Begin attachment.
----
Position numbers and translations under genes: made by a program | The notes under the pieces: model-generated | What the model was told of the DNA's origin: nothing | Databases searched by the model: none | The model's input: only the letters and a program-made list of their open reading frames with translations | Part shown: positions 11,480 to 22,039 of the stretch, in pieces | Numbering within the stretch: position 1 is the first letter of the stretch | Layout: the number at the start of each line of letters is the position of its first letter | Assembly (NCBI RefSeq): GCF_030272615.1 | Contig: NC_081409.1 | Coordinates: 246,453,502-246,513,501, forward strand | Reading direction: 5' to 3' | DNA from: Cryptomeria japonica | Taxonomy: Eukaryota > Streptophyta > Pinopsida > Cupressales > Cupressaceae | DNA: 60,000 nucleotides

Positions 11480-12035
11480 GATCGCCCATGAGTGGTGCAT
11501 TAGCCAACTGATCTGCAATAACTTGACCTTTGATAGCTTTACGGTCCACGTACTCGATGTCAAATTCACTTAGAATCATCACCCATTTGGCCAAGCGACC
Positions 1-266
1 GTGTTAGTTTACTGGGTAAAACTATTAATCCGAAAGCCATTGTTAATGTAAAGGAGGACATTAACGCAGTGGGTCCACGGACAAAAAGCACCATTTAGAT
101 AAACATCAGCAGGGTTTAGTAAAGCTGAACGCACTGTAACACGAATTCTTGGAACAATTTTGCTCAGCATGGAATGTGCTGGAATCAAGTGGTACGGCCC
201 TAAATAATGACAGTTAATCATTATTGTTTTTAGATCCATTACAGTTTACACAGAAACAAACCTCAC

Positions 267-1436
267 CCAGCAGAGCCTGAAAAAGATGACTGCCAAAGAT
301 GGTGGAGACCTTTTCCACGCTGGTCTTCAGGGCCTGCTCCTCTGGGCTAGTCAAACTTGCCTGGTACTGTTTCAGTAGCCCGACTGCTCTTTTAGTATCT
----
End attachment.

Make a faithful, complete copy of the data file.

Position numbers and translations under genes: made by a program | The notes under the pieces: model-generated | What the model was told of the DNA's origin: nothing | Databases searched by the model: none | The model's input: only the letters and a program-made list of their open reading frames with translations | Part shown: positions 11,480 to 22,039 of the stretch, in pieces | Numbering within the stretch: position 1 is the first letter of the stretch | Layout: the number at the start of each line of letters is the position of its first letter | Assembly (NCBI RefSeq): GCF_030272615.1 | Contig: NC_081409.1 | Coordinates: 246,453,502-246,513,501, forward strand | Reading direction: 5' to 3' | DNA from: Cryptomeria japonica | Taxonomy: Eukaryota > Streptophyta > Pinopsida > Cupressales > Cupressaceae | DNA: 60,000 nucleotides

Positions 11480-12035
11480 GATCGCCCATGAGTGGTGCAT
11501 TAGCCAACTGATCTGCAATAACTTGACCTTTGATAGCTTTACGGTCCACGTACTCGATGTCAAATTCACTTAGAATCATCACCCATTTGGCCAAGCGACC
Positions 1-266
1 GTGTTAGTTTACTGGGTAAAACTATTAATCCGAAAGCCATTGTTAATGTAAAGGAGGACATTAACGCAGTGGGTCCACGGACAAAAAGCACCATTTAGAT
101 AAACATCAGCAGGGTTTAGTAAAGCTGAACGCACTGTAACACGAATTCTTGGAACAATTTTGCTCAGCATGGAATGTGCTGGAATCAAGTGGTACGGCCC
201 TAAATAATGACAGTTAATCATTATTGTTTTTAGATCCATTACAGTTTACACAGAAACAAACCTCAC

Positions 267-1436
267 CCAGCAGAGCCTGAAAAAGATGACTGCCAAAGAT
301 GGTGGAGACCTTTTCCACGCTGGTCTTCAGGGCCTGCTCCTCTGGGCTAGTCAAACTTGCCTGGTACTGTTTCAGTAGCCCGACTGCTCTTTTAGTATCT